Palaeoanthropology: Facing up to complexity.


The task of palaeoanthropologists is to reconstruct the evolutionary history of the period between our species, Homo sapiens, and the ancestral species we share exclusively with chimpanzees and bonobos. There must have been a ladder-like sequence of species connecting us with that common ancestor; but it is unclear whether our section of the ‘tree of life’ is restricted to this ancestor– descendant sequence, or whether it includes other, now extinct, lineages. Might there have been multiple lineages early in the history of our own genus, Homo? In this issue, Meave Leakey et al. (page 201) describe fossils recovered from Koobi Fora in northern Kenya that provide compelling evidence for at least two Homo lineages as early as 2 million years ago. For the first half of the last century, conventional wisdom was that the most primitive member of the genus Homo was Homo erectus, best known from fossils found at sites in China and southeast Asia. These creatures had small heads with prominent brows, and what little is known of their limbs suggests that they stood upright and walked on two feet in much the same way as we do. Just over 50 years ago, a series of discoveries at Olduvai Gorge in Tanzania prompted palaeontologist Louis Leakey and his colleagues to add an even more primitive species at the base of the genus Homo (Fig. 1), which they called Homo habilis to reflect the assumption that members of the species had fashioned the simple stone tools found in the same sediment layers at Olduvai. The brain of H. habilis was smaller than that of H. erectus, and the rest of its skeleton was more ape-like. Researchers at Koobi Fora subsequently found further evidence of H. habilis, but they also found other early Homo cranial fossils that did not so obviously resemble those from the Olduvai site. In the late 1970s, I was given the task of trying to make sense of the collection of early Homo fossils from Koobi Fora, which included braincases, faces, lower jaws and teeth. Although a strong case had been made that the variation among the H. habilis fossils from Olduvai could be subsumed within a single species, the question remained: did the two forms of early Homo found at Koobi Fora come from males and females of a single species, or did they represent two species? It was not easy to accommodate the variation among the Koobi Fora early Homo fossils within one species. There were two distinct facial morphologies, and although the larger faces could have belonged to males, and the smaller ones to females, of the same species, the differences were unlike those we see between the males and females of modern humans and the living apes. This discrepancy led researchers to recognize a second early Homo species, Homo rudolfensis. However, the existence of a second early Homo species remained controversial, as there was no single H. rudolfensis fossil specimen that contained both the face and the lower jaw. It was also unfortunate that, although the type specimen (the specimen that is linked with that species name) of H. habilis (called OH 7) had a lower jaw that contained teeth, it lacked a face, whereas the type specimen of H. rudolfensis (KNM-ER 1470) had a face, but neither tooth crowns nor a lower jaw. I made the assumption that the big-boned face of H. rudolfensis would be matched by a robust jaw and large chewing teeth, and ascribed lower jaws with these attributes (such as KNM-ER 1802 from Koobi Fora) to H. rudolfensis. Leakey and colleagues’ three new specimens test these taxonomic hypotheses. The fossils are a well-preserved face (KNMER 62000), a well-preserved lower jaw (KNM-ER 60000) and a fragmentary lower jaw (KNM-ER 62003). None of the three specimens is as old as KNM-ER 1470, which is approximately 2 million years (Myr) old; the face and the fragmentary lower jaw are between 1.95 and 1.9 Myr old, and the betterpreserved lower jaw is younger still, at around 1.83 Myr old. In a nutshell, the anatomy of the specimens supports the hypothesis of multiple early Homo species, but refutes the hypothesis that lower jaws like KNM-ER 1802 went with the type of face — KNM-ER 1470 — that belongs to H. rudolfensis. The KNM-ER 62000 face, which belongs to a late-juvenile individual, is smaller than that of KNM-ER 1470, yet it has the same shape — in both, the cheek bones join the palate quite far forward. Unlike KNM-ER 1470, the KNMER 62000 face does contain a few teeth, and the authors describe its chewing teeth as moderately sized and mesiodistally long (referring to the size and shape of the tooth crowns). Its palate is distinctively short, and the first of the two premolar teeth is at the corner of the almost right angle that is formed between the flat anterior tooth row and the straight, short, posterior tooth row (see Fig. 3a of the paper). By contrast, in H. habilis the two tooth rows are more curved, and it is the canine that is at their more rounded intersection. The new lower jaws are a much better match to the distinctively shaped KNM-ER 1470 and KNM-ER 62000 palates than are mandibles such as KNM-ER 1802. So where do we go from here? More work needs to be done using the faces and lower jaws of modern humans and great apes to check how different the shapes of the palate and lower jaw can be among individuals in living species. We also need to find a way to formally estimate the likelihood that the OH 7 lower jaw came from the same species as either KNM-ER 60000 or KNM-ER 1802. If the latter can be accommodated within H. habilis, then all well and good, but if not (which I think is more likely), then could KNM-ER 1802 and its ilk represent a third species? Finally, some researchers have suggested that evidence from the face and jaws of H. habilis and H. rudolfensis, plus what little fossil evidence we have of these species’ other body regions, stretches the definition of the genus Homo too far. Perhaps these two taxa belonged to a different lineage from that from which H. sapiens arose? My prediction is that by 2064, 100 years after Leakey and colleagues’ description of H. habilis, researchers will view our current hypotheses about this phase of human evolution as remarkably simplistic. ■ 3 2 1 0 H. sapiens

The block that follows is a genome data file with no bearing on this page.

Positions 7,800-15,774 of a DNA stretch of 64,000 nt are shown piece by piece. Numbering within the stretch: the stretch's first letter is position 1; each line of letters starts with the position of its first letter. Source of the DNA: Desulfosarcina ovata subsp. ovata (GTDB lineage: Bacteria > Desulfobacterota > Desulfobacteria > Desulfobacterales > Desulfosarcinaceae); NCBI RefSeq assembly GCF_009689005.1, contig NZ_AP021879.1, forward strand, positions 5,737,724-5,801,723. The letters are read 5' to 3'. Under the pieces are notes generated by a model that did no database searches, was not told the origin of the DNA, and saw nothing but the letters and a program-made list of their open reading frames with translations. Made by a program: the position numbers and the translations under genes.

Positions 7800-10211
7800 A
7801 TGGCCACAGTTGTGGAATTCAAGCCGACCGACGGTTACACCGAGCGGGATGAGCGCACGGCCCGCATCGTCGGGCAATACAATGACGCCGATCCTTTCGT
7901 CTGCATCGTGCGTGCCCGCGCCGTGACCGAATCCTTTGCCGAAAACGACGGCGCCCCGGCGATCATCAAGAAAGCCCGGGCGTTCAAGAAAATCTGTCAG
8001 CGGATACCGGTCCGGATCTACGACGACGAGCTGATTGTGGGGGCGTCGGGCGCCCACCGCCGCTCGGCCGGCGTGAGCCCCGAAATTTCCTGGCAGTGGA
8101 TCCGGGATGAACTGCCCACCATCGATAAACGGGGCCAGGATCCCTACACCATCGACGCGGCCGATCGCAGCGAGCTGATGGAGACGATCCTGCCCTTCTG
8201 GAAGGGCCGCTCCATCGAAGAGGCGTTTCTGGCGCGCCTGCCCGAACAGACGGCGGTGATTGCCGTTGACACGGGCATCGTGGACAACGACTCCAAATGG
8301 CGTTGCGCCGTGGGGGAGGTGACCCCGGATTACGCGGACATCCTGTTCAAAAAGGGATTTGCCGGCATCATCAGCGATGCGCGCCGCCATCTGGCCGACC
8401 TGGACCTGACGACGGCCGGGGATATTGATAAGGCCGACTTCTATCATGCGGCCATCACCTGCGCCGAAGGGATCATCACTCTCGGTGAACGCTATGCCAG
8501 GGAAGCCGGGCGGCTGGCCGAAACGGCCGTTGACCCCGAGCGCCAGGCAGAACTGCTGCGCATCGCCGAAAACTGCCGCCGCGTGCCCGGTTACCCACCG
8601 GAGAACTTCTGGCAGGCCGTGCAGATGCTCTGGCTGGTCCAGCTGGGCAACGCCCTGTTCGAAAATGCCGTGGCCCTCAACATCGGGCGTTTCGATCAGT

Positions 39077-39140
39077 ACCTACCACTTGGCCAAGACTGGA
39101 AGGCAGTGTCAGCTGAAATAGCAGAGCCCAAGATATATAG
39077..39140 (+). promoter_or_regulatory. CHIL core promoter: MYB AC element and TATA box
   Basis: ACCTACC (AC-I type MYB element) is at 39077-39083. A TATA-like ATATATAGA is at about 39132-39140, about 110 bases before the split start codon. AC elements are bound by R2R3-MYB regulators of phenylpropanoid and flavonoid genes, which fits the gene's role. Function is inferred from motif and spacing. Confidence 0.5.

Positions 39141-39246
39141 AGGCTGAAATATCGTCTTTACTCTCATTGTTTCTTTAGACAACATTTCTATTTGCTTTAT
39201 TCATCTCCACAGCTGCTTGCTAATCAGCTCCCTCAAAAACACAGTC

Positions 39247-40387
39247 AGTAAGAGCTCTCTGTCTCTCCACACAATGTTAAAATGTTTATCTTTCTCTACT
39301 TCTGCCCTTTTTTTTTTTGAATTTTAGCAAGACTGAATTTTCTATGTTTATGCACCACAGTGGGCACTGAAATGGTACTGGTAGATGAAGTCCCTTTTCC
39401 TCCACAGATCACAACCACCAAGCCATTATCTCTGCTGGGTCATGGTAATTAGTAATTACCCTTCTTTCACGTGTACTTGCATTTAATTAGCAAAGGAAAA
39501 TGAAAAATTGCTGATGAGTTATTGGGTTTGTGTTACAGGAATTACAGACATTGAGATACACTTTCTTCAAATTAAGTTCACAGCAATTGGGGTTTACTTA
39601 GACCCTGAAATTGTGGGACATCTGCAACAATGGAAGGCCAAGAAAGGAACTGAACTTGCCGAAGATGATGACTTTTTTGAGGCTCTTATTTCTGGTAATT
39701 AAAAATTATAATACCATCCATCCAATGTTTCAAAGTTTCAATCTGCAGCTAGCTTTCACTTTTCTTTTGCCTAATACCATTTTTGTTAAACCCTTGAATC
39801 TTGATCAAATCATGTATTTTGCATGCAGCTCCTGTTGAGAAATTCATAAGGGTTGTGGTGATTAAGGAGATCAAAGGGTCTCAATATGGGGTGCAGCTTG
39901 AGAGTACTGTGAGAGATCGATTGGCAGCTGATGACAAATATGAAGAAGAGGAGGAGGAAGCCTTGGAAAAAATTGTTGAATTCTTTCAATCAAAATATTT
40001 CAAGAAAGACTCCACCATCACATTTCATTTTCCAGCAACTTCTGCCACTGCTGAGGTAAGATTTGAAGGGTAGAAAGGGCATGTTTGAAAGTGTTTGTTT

DOI: 10.1038/488162a

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Cite this paper

@article{Wood2012PalaeoanthropologyFU, title={Palaeoanthropology: Facing up to complexity.}, author={Bernard A Wood}, journal={Nature}, year={2012}, volume={488 7410}, pages={162-3} }